Which US city has the worst winters? ›

Fairbanks, Alaska

With a minimum average temperature of about minus 17 degrees Fahrenheit, Fairbanks takes the cake as the coldest city in the U.S. The northernmost major city in Alaska, Fairbanks has seen record cold temperatures reaching minus 66 degrees in the past.

Are Chicago winters getting better? ›

In Chicago, winter has warmed 0.55 degrees per decade since 1980, the analysis showed.

Is Michigan colder than Chicago? ›

It depends on the day. On a cold, windy day in either city both will claim to be the coldest but the difference is not great. A strong wind and a high wind chill factor will make the difference even if both cities have the same temperature. At that point the windiest would be considered colder.

Which world city has the same climate as Chicago? ›

Chicago & Bucharest, Romania

The two towns share nearly identical seasonal temperatures, with Bucharest having slightly warmer summers and Chicago having slightly colder winters.

Is Chicago a good city to live in? ›

Yes! There are plenty of job opportunities, and the housing costs are less than many coastal cities. You also have access to all kinds of cultural activities, the food scene is thriving, and there's always something to do. Q: What are the pros of living in Chicago?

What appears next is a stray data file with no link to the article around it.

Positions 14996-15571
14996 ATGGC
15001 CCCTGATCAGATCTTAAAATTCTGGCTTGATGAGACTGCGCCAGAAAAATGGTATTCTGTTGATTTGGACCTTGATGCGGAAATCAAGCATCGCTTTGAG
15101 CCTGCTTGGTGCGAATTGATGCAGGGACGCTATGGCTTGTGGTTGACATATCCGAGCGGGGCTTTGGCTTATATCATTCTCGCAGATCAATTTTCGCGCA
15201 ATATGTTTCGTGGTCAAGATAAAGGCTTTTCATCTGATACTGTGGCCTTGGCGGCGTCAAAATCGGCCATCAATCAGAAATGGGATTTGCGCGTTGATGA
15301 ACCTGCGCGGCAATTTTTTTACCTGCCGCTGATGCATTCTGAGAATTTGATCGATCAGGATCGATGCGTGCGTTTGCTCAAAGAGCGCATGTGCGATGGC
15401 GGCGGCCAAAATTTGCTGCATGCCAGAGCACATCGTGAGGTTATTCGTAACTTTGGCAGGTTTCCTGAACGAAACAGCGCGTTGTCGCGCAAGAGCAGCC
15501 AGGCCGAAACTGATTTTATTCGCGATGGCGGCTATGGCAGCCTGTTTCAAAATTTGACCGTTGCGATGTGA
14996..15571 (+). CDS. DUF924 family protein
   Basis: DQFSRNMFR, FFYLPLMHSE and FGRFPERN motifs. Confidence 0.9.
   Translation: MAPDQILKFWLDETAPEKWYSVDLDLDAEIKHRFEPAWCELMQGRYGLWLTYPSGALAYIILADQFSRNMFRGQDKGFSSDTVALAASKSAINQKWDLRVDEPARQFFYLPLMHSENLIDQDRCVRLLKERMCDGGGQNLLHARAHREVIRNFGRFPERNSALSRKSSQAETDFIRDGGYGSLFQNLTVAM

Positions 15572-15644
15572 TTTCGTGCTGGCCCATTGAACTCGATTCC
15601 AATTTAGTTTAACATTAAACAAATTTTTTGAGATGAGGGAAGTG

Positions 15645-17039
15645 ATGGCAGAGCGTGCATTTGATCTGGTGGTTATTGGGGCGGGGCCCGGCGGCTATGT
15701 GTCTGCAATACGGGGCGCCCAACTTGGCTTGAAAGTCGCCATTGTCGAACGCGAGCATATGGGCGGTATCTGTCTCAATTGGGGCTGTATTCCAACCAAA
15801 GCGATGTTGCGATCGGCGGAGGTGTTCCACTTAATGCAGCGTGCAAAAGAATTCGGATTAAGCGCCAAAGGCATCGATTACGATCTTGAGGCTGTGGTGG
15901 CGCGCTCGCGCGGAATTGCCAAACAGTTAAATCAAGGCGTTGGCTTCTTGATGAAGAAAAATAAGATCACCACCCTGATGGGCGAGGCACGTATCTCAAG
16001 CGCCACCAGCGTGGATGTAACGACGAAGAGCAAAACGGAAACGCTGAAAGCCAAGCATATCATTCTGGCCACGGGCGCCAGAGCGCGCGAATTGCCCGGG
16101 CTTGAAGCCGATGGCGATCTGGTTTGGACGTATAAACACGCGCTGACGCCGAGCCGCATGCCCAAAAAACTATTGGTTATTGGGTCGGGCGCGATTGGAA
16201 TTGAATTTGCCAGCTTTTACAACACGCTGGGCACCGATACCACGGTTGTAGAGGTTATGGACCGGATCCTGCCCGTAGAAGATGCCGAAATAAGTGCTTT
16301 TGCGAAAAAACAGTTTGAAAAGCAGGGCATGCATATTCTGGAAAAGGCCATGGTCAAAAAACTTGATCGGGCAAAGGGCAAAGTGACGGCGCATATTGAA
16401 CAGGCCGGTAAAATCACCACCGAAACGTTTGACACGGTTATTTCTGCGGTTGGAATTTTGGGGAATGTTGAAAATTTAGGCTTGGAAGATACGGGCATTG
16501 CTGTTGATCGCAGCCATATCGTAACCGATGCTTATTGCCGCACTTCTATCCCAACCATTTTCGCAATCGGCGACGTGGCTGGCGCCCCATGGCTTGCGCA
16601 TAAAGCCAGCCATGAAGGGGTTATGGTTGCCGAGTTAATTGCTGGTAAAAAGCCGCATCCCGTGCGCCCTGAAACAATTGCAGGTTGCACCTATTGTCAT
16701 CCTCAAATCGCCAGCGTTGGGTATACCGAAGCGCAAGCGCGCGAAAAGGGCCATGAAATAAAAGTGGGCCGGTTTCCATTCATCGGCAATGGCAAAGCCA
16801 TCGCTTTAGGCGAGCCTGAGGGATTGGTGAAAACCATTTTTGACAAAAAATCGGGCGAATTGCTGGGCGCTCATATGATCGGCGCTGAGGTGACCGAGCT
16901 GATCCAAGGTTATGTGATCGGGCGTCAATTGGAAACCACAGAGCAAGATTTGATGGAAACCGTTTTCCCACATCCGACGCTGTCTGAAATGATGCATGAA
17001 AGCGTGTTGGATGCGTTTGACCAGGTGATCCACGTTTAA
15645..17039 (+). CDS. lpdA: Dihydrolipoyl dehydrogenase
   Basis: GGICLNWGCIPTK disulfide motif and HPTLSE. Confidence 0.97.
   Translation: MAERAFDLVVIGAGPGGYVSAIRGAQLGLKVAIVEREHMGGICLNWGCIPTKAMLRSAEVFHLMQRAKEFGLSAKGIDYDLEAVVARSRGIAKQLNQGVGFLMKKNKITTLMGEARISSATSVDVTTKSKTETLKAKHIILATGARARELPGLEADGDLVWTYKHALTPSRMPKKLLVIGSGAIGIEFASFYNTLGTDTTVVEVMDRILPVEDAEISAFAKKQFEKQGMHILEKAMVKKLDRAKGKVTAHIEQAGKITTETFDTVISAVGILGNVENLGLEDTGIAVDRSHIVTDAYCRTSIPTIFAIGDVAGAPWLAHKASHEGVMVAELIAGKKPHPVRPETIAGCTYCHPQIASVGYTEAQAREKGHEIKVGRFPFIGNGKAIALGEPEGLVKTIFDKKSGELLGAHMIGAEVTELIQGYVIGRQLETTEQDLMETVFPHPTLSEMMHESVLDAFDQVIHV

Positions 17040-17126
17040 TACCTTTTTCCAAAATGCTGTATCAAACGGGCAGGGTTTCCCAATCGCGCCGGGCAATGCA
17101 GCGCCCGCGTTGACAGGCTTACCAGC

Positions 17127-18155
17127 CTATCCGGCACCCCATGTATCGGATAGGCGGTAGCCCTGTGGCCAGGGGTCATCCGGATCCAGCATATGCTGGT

What is the hottest month of the year in Chicago? ›

Average Temperature

In the summer months, the hottest month of the year in Chicago is July, with an average high of 84°F and average low of 67°F. In the winter months, the lowest temperatures are reached in the month of January with average high of 32°F and average low of 19°F.

Has it ever been 100 degrees in Chicago? ›

The city's earliest-in-the year 100 was a high of 102 on June 1, 1934, and the latest, 100 degrees on Sept. 7, 1960. Chicago's all-time official highest temperature was 105 on July 24, 1934, but though not official, Midway recorded 109 degrees the day before.

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Afternoon high temperatures tend to be in the lower 80s F (27-28 C) with a few days reaching into the lower 90s F (32-33 C). About 6 days this month will record high temperatures of 90 F (about 32 C) or more with the record high temperature for Chicago during July is 104 F (40.0 C).

How many days over 90 degrees in Chicago? ›

The Great Sweatening: Days of Fury (or at Least 90 Degrees)

According to the National Weather Service (those lovely folks who ensure we aren't caught off guard by a rogue blizzard in July), Chicago averages a cool (ha!) 14 days where the mercury rockets past the 90-degree mark. But that's just an average, folks.